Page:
Groundhog Day’s Barrett Doss Shares Her Secret to Nailing an Audition

What’s In Your Book?   Groundhog Day’s Barrett Doss Shares Her Secret to Nailing an Audition
 
The star of Broadway’s Groundhog Day reveals her tips for finding fresh audition songs and takes us through her repertoire.
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On the morning of Barrett Doss’ first preview for Groundhog Day—in which she stars as Rita Hanson—the actor chatted with Playbill to reflect on the road of auditions to her Broadway principal debut. Here, she takes us through her book of songs and shares how she thought “outside the box” to find material with an arc to bring her joy in the audition room.

What song did you sing to book this job?
Barrett Doss: I only had to sing from the show for my Groundhog Day audition, so I feel pretty lucky because this music is really actable, which is what I look for in an audition song. I first auditioned for a different role in the show, so I got to sing a couple of different songs for the show over the course of the whole experience.

What are your go-to audition songs you sing? Take me through your book.
One of my favorite songs to sing at an audition is “All for You” from Saturday Night [by Stephen] Sondheim. It’s really short—which is nice to have a short, quick song to get in and out of—and all of the story is already packed inside this one beautiful, little package. The whole [song] is like 36 bars, which is kind of a perfect cut. I love to sing “Keepin’ Out of Mischief” from Ain’t Misbehavin’. That always feels like a really luxurious song to sing, so I enjoy that, and it’s really easy to take it from the bridge to the end of the song in a nice solid cut that has authority and big notes, if that’s what they’re looking for.

When you first started auditioning, what were you looking for, in terms of great pieces to present at auditions? How do the songs in your repertoire speak to you?
As a young, black musical theatre actress, you sometimes feel really confined to a certain number of shows, and I always had a lot of fun thinking outside the box and trying to do things that weren’t just from The Wiz… That being said, I learned the song “White Boys” from Hair really early, and I always loved singing that, and I still do pretty frequently. But I was always looking for something that had not only story, but that I had fun singing—that I knew that if I got in that room, and I was feeling nervous, as soon as I got through the first couple bars of the song, I was going to start having fun singing it.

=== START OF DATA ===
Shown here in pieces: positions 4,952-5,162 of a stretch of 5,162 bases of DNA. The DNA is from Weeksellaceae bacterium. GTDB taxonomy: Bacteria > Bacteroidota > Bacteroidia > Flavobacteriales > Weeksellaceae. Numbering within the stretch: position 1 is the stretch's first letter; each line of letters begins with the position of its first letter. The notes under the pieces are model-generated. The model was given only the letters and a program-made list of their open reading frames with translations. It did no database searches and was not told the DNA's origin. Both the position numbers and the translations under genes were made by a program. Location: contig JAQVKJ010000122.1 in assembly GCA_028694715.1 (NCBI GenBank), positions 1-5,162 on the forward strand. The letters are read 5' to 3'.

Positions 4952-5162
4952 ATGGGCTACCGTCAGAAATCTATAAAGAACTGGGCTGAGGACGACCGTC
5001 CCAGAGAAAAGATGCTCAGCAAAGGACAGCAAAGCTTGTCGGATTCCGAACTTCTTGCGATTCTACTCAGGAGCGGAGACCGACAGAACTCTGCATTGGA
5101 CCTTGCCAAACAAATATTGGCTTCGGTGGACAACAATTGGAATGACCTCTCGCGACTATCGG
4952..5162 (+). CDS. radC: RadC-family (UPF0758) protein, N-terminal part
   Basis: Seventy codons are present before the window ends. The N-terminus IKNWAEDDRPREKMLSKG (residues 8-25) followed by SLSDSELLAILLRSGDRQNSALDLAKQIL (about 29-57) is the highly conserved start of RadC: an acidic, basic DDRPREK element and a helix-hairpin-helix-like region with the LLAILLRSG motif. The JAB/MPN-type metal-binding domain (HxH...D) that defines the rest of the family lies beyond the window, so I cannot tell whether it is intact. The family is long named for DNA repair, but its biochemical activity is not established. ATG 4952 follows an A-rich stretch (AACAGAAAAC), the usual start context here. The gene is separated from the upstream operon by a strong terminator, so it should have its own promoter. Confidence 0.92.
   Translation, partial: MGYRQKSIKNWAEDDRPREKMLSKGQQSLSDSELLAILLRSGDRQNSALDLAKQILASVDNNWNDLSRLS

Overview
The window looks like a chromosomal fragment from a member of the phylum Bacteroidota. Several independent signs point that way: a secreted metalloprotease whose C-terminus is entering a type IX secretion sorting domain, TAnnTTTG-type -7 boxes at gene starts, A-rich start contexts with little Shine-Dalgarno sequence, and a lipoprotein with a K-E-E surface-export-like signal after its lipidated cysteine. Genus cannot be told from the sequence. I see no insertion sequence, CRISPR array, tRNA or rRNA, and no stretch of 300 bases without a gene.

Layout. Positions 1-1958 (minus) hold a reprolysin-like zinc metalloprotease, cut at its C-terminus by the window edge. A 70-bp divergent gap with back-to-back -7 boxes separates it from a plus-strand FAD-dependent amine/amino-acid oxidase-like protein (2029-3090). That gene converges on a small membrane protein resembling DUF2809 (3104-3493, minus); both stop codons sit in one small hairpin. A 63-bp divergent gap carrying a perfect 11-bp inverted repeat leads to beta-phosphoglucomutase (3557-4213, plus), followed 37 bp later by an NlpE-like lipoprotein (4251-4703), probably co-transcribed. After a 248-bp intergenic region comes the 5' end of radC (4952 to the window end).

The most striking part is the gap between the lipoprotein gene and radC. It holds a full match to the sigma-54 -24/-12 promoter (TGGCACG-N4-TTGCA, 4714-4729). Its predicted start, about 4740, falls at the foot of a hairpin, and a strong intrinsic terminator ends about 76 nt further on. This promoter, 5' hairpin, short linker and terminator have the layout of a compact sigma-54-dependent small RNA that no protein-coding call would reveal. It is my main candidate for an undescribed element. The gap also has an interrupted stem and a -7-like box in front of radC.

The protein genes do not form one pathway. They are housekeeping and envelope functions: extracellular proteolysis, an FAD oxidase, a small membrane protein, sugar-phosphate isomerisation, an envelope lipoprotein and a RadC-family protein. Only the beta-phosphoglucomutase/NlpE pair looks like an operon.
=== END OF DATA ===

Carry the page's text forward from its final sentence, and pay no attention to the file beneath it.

Any advice on finding the perfect cut? Do you work with a rep coach?
I used to work with Steven Lutvak, [the composer and co-lyricist of] Gentleman’s Guide. I’ve known him since I was 16 years old, and he used to coach me. I generally like to take a bit from the beginning and middle and end of the song and sort of mash it together. … I always want an arc, and sometimes you can get that going from the bridge to the end, so that’s also a nice option.

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Andy Karl and Barrett Doss Joan Marcus

When it comes to genres other than musical theatre, what do you sing at auditions?
It’s funny, I don’t think I’ve gone to a musical theatre audition in a while that has asked me for anything other than a pop/rock song. I think it’s a real challenge. But I love looking for [songwriters] who are kind of theatrical. I used to use a lot of Sara Bareilles, actually, before Waitress, which makes a lot of sense now that she’s written a musical because she writes [songs that] really want to get a point across. I also love using Lady Gaga. I think she’s an amazing songwriter.

Something that I realized recently is that when I’m listening to pop music or R&B, I find it really helpful that if you hear something you like, go see if they have an acoustic version on either guitar or piano. A lot of pop singers do that at some point. I remember the first time—like ten years ago now—I saw Lady Gaga singing “Poker Face,” just her and the piano, I was like, “This is an amazing song.” It’s great when you hear it on the radio, but you can’t hear it, so I realized if you look for acoustic versions of big, high-production pop songs you like, you might find some really nice surprises in there. Don’t restrict yourself to songs [by] gender. I started singing [John Mayer’s] “My Stupid Mouth” before the album that Audra McDonald sang it on came out, and [then I thought], “Of course she sang it” because it’s really a great song.

Where do you look for inspiration? How do you keep your book fresh?
I love getting recommendations from friends. I have a lot of friends who are ballet dancers, and I always feel like they have amazing taste in music. I love folk music, too. I also like to look for singers who change genre, like a soul singer who might try a country song and record it. India.Arie did that Don Henley song [“The Heart of the Matter”] on her album [Testimony: Vol. 1, Life & Relationship] years and years ago. … I like to take inspiration from that, too.

Do you have a terrible audition story, or was there a song you used that you’d never use again?
I auditioned for Holler If Ya Hear Me, and they asked for a rap cut, and I had never rapped or tried rap, so I taught myself Left Eye’s verse from the song “Waterfalls” [by TLC], and it was pretty awful. It was very awful! But it turned into my go-to karaoke song. I don’t love karaoke, but when I do go, that is the one song that I will sing because I get to show off that one verse, and I got my Instagram handle from it, so that was an awesome find!

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